Monday, 18 December 2017

Mental Health Mondays #16 : Festive Special 🎄

Welcome to my extra-special festive Mental Health Monday! In this post I want to focus a little bit on Christmas and mental health and what it means to me. As always, this post is based upon my experience and I'm not trying to put forward any views other than my own so please take that into account as you read - Thanks!

'It's the most wonderful time of the year', it's a time for celebrating; spending time with loved ones and generally enjoying yourself. However, it's unfortunately not quite as simple as "It's Christmas lets put all our troubles away and just enjoy ourselves!" for those of us with mental health conditions. There's usually a lot going on, there are lots of responsibilities and expectations on you and as well as being expected to buy loads of presents and wrap things and cook for 99 people, or whatever your Christmas set up is, you're supposed to put on a big smile and be sociable and cheery regardless of anything else that's going on!

Sometimes the festive season can be a really good time for me mentally, sometimes I'm able to do all of those things and enjoy myself thoroughly but sometimes it can be really difficult and the main purpose of this post is for me to say that it is okay to still be unwell even though it is Christmas. Simple as that. Any other time of the year you'd try to listen to what your mind and body are telling you that they're up for doing and the Christmas season should not be a time that you feel you must do differently. Looking after yourself is the most important.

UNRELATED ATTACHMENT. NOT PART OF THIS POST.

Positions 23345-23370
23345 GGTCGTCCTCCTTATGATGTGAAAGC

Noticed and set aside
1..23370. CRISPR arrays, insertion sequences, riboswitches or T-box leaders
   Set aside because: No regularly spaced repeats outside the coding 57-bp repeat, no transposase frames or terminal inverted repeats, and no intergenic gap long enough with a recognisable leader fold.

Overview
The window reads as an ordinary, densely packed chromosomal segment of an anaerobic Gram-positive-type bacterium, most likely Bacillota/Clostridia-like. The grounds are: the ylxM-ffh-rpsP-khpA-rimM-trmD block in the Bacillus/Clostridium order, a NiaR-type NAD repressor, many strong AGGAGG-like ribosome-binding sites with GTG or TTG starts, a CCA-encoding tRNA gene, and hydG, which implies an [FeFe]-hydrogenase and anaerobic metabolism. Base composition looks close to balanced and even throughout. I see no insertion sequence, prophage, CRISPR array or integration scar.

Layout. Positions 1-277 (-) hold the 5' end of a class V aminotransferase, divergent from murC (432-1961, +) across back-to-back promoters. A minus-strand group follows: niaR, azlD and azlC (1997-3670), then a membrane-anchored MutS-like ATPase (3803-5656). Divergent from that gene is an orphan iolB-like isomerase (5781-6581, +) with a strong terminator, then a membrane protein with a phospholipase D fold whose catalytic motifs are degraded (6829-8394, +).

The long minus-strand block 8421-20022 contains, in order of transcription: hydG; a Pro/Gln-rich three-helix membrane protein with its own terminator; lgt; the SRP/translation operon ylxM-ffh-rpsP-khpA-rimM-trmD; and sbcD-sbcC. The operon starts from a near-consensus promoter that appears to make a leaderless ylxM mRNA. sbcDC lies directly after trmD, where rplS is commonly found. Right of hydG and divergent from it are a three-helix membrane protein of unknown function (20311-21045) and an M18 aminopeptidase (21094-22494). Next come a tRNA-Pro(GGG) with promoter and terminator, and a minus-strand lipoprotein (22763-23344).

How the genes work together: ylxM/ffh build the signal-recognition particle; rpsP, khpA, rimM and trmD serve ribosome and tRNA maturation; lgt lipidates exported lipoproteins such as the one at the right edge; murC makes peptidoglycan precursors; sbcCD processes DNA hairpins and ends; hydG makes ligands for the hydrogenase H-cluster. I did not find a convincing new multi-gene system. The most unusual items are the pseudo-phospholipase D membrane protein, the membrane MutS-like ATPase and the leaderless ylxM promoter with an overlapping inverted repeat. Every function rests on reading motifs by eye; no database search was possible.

Personally, I find exposure to large groups of people and extensive social obligations to be very exhausting when I'm not doing well, and so some years the large variety of Christmas parties/concerts/socials which all seem to appear at the same time can be very difficult to manage. It's only recently that I've come to realise that this isn't a sign of weakness, it's simply that at most other points during the year I simply do not have that much pressure put upon me, and most of that pressure I have put upon myself by trying to do everything that I feel I should. So I think it's time that I try to shift my perspective over to look at all of the good things which I have successfully achieved and attended throughout the festive season rather than focussing on how unwell I felt at this thing or how I haven't been able to that thing I said I would.

My suggestion to you (and to myself) is that in the run up to Christmas over the next few days, if you're worried about how you are going to cope with whatever things you find challenging about this season, you take a bit of time to reflect on how you're doing; what you have already achieved and maybe just set yourself small targets for what you want to do rather than overwhelming yourself in what needs to be done.